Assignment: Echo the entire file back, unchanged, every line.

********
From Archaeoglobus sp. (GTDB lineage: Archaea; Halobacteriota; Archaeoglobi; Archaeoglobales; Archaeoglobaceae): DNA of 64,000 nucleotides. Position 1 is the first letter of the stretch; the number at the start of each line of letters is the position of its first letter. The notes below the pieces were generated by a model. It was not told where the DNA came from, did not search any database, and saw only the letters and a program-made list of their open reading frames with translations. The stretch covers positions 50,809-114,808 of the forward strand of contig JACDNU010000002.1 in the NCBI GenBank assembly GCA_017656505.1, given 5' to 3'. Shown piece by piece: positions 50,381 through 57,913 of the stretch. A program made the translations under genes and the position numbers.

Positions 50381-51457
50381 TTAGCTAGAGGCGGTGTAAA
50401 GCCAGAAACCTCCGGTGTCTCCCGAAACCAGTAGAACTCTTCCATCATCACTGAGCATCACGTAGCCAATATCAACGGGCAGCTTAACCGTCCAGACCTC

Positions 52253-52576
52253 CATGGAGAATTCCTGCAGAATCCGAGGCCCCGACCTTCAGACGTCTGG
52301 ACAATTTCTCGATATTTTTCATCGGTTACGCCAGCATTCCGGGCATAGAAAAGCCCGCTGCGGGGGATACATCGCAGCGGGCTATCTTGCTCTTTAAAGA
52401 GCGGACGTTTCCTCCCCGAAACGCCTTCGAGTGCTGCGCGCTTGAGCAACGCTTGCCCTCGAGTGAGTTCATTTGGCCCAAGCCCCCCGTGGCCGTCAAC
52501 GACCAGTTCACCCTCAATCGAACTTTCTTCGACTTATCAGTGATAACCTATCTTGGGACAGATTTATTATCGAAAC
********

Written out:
From Archaeoglobus sp. (GTDB lineage: Archaea; Halobacteriota; Archaeoglobi; Archaeoglobales; Archaeoglobaceae): DNA of 64,000 nucleotides. Position 1 is the first letter of the stretch; the number at the start of each line of letters is the position of its first letter. The notes below the pieces were generated by a model. It was not told where the DNA came from, did not search any database, and saw only the letters and a program-made list of their open reading frames with translations. The stretch covers positions 50,809-114,808 of the forward strand of contig JACDNU010000002.1 in the NCBI GenBank assembly GCA_017656505.1, given 5' to 3'. Shown piece by piece: positions 50,381 through 57,913 of the stretch. A program made the translations under genes and the position numbers.

Positions 50381-51457
50381 TTAGCTAGAGGCGGTGTAAA
50401 GCCAGAAACCTCCGGTGTCTCCCGAAACCAGTAGAACTCTTCCATCATCACTGAGCATCACGTAGCCAATATCAACGGGCAGCTTAACCGTCCAGACCTC

Positions 52253-52576
52253 CATGGAGAATTCCTGCAGAATCCGAGGCCCCGACCTTCAGACGTCTGG
52301 ACAATTTCTCGATATTTTTCATCGGTTACGCCAGCATTCCGGGCATAGAAAAGCCCGCTGCGGGGGATACATCGCAGCGGGCTATCTTGCTCTTTAAAGA
52401 GCGGACGTTTCCTCCCCGAAACGCCTTCGAGTGCTGCGCGCTTGAGCAACGCTTGCCCTCGAGTGAGTTCATTTGGCCCAAGCCCCCCGTGGCCGTCAAC
52501 GACCAGTTCACCCTCAATCGAACTTTCTTCGACTTATCAGTGATAACCTATCTTGGGACAGATTTATTATCGAAAC